RSS Local Group Meeting:
Does the weather God play dice?
David Stephenson (University of Reading)
23 May 2002Laver None NoneStatistics & Operational Research
See here for abstract


RSS Local Group Meeting & AGM:
Something in the air? Multivariate analysis and atmospheric science
Ian Jolliffe (University of Aberdeen)
16 May 2002Laver None NoneStatistics & Operational Research
See here for abstract


Operational Research Seminar:
Base stock inventory policies
Mundappa Pakkala (University of Mangalore)
2 May 2002Laver None NoneStatistics & Operational Research
We consider an inventory model in continuous time. Demand follows a Poisson process and demand during a stockout is backordered. The stock level is controlled by means of a base stock policy in which the balance of physical stock plus stock on order less backorders is maintained at the base stock level. Therefore if a demand occurs then an order for replacement stock is placed immediately. The time for a replacement order to arrive is the lead time - this may be fixed or it may vary. We consider here two variants on this basic policy. First, multi-item demand processes. Second, modelling the cash flows. In each case we discuss the context of the problem, its mathematical formulation and a procedure for finding the optimal solution.


Operational Research Seminar:
Locating ambulances in Riyadh: theoretical developments and practical application
Graham Rand (University of Lancaster)
14 Mar 2002Laver None NoneStatistics & Operational Research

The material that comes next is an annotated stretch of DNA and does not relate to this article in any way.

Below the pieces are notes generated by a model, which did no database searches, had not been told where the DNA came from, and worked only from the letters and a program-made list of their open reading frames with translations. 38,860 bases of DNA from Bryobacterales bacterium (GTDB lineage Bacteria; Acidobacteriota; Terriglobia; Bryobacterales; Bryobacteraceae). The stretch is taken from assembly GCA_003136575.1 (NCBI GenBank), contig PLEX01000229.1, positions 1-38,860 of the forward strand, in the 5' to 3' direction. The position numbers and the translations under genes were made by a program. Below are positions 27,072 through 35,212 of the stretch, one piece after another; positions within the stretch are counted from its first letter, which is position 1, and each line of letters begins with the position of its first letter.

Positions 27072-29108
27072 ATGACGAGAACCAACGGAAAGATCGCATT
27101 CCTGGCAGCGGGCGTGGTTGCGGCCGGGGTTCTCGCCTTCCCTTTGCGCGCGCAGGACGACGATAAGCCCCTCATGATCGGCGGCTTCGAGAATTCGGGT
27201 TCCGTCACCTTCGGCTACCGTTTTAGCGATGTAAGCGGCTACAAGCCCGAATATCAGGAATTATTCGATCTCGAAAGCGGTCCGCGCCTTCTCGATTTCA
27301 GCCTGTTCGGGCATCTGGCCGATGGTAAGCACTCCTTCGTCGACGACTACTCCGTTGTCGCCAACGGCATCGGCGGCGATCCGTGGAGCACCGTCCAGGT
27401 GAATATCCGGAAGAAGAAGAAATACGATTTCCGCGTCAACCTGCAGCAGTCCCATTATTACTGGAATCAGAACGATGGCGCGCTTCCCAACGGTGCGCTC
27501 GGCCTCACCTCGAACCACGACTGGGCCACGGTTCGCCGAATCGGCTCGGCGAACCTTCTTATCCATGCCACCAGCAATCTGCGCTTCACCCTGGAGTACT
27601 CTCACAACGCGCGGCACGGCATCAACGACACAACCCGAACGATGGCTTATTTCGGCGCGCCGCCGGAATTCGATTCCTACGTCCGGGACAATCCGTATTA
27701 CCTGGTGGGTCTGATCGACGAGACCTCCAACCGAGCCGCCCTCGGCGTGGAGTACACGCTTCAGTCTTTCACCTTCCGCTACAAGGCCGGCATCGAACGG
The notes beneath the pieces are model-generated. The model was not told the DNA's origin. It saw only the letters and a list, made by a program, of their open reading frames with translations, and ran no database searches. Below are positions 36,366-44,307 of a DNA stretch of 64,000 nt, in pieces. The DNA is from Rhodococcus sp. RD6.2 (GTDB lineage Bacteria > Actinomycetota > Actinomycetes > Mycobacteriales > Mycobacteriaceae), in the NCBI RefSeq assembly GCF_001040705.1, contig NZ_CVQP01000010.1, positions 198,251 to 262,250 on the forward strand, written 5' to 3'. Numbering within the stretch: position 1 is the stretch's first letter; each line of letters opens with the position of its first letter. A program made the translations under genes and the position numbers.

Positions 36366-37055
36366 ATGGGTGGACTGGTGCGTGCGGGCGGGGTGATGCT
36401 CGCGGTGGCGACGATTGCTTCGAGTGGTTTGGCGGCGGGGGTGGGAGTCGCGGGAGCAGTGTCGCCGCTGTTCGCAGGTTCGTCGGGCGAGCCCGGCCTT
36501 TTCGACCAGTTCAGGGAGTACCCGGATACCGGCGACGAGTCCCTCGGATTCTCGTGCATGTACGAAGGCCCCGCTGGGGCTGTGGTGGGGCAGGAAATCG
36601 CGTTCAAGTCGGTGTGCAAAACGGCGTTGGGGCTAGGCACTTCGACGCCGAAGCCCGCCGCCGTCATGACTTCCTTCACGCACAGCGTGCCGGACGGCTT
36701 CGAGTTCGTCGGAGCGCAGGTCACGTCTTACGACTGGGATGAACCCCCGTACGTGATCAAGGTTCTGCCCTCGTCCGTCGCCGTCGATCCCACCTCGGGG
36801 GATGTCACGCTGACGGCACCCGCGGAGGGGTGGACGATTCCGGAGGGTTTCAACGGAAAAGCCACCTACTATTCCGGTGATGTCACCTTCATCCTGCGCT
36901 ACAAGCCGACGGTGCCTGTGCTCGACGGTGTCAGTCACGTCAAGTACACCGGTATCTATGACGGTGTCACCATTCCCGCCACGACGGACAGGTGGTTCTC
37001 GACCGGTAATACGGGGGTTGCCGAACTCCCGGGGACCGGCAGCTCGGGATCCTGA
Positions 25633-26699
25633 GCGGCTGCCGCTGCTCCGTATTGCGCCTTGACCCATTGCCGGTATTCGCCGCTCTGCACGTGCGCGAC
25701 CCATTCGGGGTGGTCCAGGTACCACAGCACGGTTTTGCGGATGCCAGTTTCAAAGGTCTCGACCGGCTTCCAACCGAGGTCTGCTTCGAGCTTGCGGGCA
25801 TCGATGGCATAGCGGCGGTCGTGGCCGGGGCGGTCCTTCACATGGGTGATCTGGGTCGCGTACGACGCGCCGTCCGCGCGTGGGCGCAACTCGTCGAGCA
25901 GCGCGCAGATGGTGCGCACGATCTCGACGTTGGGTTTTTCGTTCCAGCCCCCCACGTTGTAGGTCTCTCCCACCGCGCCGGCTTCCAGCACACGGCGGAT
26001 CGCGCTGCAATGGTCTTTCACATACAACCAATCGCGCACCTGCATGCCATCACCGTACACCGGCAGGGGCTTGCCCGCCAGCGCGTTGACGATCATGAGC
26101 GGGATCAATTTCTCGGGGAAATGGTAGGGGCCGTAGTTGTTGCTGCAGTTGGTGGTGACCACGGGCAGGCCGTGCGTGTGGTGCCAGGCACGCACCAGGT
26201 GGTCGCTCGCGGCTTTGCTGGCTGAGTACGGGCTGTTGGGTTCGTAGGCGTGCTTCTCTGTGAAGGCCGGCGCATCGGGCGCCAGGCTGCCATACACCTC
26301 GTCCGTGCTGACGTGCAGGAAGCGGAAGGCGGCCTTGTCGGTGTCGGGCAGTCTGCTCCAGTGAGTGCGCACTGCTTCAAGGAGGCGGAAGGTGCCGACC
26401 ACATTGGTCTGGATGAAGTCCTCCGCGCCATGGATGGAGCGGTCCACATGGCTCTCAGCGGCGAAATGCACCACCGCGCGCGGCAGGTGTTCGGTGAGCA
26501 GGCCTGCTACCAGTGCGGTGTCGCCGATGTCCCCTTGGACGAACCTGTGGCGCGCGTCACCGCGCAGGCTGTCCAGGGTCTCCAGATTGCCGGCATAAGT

The location of Emegency Medical Services (EMS) is an important problem. Good locations, enabling rapid response, can save lives. Typical OR modelling for these problems tries to improve coverage which is defined as the ability to travel from a service station to a demand point in a pre-specified time. A model was developed to evaluate locations for the Saudi Arabian Red Crescent Society (SARCS), Riyadh City, Saudi Arabia. In this model the usual 0-1 coverage definition (i.e. the demand is covered or not) is replaced by the probability of covering a demand within the target time. Second, once the locations are determined, the minimum number of vehicles at each location that satisfies the required performance levels is determined. Thus, the problem of identifying the optimal locations of a pre-specified number of emergency medical service (EMS) stations is addressed by goal programming. The first goal is to locate these stations so the maximum expected demand can be reached within a pre-specified target time. Then, the second goal is to ensure that any demand arising located within the service area of the station will find at least one vehicle, such as an ambulance, available. Erlang's loss formula is used to identify the arrival rates when it is necessary to add an ambulance in order to maintain the performance level for the availability of ambulances. The use of the model for the Riyadh EMS will be described. This work was undertaken jointly with Othman Alsalloum